On sale next week from Archaia is Mouse Guard: Legends of the Guard #1 (V2), beginning an all-new anthology series that invites some of comics' most talented creators to tell stories set throughout the endlessly charming, frequently funny and always harrowing mediaval world of mice created by David Petersen. This first issue contains framing sequences by Petersen himself that introduce the mechanism by which new stories by Stan Sakai (Usagi Yojimbo), Ben Caldwell (Wednesday Comics' "Wonder Woman") and Nick Tapalansky and Alex-Eckman Lawn (Awakening) will unfold: a storytelling contesthosted in old Madame June's mouse tavern. The prize for the best tale? A zeroed out bar tab.
Good news from Archaia. The publisher of David Petersen's multi-award winning Mouse Guard has announced the second volume of Legends of the Guard, an anthology project that invites some of comics' most talented creators to tell stories set throughout Petersen's endlessly charming, frequently funny and always harrowing mediaval world of mice. Launching in May, the new Legends of the Guard includes contributions from such fan favorites as Eric Canete (TRON: Uprising, Rocketeer Adve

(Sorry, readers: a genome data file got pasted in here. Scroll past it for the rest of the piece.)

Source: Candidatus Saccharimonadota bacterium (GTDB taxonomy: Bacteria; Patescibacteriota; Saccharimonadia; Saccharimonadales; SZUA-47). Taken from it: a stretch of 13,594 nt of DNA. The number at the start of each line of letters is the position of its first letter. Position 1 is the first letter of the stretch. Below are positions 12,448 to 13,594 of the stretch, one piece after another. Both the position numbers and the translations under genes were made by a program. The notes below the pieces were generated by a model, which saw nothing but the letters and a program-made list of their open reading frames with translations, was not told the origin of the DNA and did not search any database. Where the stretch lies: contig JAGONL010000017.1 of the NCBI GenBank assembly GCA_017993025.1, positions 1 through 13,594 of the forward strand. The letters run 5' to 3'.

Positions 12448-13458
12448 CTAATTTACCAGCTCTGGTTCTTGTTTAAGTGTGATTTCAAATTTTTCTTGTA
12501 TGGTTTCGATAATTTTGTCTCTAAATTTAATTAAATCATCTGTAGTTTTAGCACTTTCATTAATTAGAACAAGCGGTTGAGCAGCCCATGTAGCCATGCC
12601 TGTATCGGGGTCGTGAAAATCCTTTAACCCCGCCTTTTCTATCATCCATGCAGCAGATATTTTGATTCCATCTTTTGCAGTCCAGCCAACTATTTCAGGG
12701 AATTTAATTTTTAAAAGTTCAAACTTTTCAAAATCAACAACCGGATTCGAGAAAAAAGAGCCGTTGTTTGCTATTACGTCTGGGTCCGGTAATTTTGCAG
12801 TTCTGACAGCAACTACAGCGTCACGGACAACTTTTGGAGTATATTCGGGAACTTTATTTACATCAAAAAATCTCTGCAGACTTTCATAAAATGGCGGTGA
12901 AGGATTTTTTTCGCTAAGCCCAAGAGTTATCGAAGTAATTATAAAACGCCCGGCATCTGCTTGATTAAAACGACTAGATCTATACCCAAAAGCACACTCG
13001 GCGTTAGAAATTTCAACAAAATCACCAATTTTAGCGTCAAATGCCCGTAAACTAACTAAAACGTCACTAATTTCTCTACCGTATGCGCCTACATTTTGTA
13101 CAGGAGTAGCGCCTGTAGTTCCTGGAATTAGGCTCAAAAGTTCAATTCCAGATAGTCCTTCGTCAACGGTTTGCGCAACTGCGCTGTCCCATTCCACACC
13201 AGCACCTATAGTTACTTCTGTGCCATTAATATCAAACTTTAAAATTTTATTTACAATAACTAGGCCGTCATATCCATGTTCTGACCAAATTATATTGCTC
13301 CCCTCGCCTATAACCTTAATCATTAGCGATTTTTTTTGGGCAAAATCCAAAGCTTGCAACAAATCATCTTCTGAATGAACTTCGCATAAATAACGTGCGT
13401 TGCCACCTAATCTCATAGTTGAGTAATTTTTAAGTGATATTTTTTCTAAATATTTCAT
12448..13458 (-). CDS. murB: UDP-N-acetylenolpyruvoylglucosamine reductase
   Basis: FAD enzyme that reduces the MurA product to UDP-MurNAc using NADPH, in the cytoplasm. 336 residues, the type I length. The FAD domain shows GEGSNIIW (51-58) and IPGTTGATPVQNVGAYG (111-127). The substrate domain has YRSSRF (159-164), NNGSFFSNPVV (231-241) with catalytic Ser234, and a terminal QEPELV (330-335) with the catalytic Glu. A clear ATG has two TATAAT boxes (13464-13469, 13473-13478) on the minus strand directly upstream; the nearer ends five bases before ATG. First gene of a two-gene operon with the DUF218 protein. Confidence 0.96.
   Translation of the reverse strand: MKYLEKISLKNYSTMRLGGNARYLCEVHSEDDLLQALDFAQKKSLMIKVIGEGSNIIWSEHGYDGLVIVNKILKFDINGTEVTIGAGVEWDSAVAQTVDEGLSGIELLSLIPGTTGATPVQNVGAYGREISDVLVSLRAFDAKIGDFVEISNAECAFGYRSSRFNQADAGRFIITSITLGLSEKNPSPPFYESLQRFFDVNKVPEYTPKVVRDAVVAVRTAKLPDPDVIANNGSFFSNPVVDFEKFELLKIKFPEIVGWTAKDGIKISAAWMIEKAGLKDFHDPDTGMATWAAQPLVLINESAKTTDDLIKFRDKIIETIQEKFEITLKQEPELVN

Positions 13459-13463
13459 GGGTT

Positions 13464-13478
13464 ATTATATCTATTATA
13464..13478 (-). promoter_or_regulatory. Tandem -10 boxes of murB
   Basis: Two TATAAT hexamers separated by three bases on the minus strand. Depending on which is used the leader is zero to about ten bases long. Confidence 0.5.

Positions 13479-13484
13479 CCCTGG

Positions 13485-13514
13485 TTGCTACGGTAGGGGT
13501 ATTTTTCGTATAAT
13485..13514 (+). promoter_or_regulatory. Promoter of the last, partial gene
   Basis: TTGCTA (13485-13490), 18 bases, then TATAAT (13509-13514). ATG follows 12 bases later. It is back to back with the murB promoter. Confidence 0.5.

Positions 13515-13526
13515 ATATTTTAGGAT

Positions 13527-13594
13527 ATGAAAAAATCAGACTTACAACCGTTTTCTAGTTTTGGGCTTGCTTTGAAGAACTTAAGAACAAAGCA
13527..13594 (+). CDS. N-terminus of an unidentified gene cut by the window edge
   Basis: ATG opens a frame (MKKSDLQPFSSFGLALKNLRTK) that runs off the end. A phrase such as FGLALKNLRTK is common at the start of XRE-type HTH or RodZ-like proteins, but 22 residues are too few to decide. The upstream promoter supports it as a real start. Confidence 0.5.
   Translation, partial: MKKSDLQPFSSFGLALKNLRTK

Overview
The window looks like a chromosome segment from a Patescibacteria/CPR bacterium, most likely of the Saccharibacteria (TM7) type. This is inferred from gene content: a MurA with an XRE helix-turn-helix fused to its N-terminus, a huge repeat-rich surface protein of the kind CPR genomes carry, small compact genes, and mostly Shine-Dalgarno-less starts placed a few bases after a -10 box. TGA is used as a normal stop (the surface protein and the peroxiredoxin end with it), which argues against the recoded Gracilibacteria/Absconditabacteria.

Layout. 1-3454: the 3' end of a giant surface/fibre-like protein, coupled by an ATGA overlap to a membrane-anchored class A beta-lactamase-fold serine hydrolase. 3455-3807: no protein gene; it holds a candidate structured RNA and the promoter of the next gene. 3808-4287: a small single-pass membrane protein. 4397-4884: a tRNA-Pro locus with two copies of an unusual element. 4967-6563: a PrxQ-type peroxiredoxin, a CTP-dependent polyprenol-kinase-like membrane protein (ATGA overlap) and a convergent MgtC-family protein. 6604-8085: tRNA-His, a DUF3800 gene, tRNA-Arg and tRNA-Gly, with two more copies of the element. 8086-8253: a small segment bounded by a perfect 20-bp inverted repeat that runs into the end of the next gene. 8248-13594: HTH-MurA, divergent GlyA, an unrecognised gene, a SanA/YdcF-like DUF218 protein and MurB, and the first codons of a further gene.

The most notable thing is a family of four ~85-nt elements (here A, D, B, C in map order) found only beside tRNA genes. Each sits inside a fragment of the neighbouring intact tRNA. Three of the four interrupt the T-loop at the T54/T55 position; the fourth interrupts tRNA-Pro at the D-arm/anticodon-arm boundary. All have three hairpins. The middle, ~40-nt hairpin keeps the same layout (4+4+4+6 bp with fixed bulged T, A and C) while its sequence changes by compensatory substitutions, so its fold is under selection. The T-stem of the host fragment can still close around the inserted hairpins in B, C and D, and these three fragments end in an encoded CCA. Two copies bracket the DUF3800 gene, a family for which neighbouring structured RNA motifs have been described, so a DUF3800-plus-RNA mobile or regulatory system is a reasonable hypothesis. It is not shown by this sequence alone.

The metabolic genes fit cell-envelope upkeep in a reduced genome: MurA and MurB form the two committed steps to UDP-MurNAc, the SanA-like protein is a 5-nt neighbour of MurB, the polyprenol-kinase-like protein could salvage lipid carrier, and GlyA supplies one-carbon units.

Early last year Archaia released The Dark Crystal: Creation Myths, the first of a planned three-volume prequel to the enduringly popular Jim Henson fantasy film about a young hero's quest to restore a magical crystal and unify a long divided race of powerful beings before the more malevolent of them could take control of the world forever. I'd previously been wary of any comic identified as a "prequel" to a film, television series or game. Oft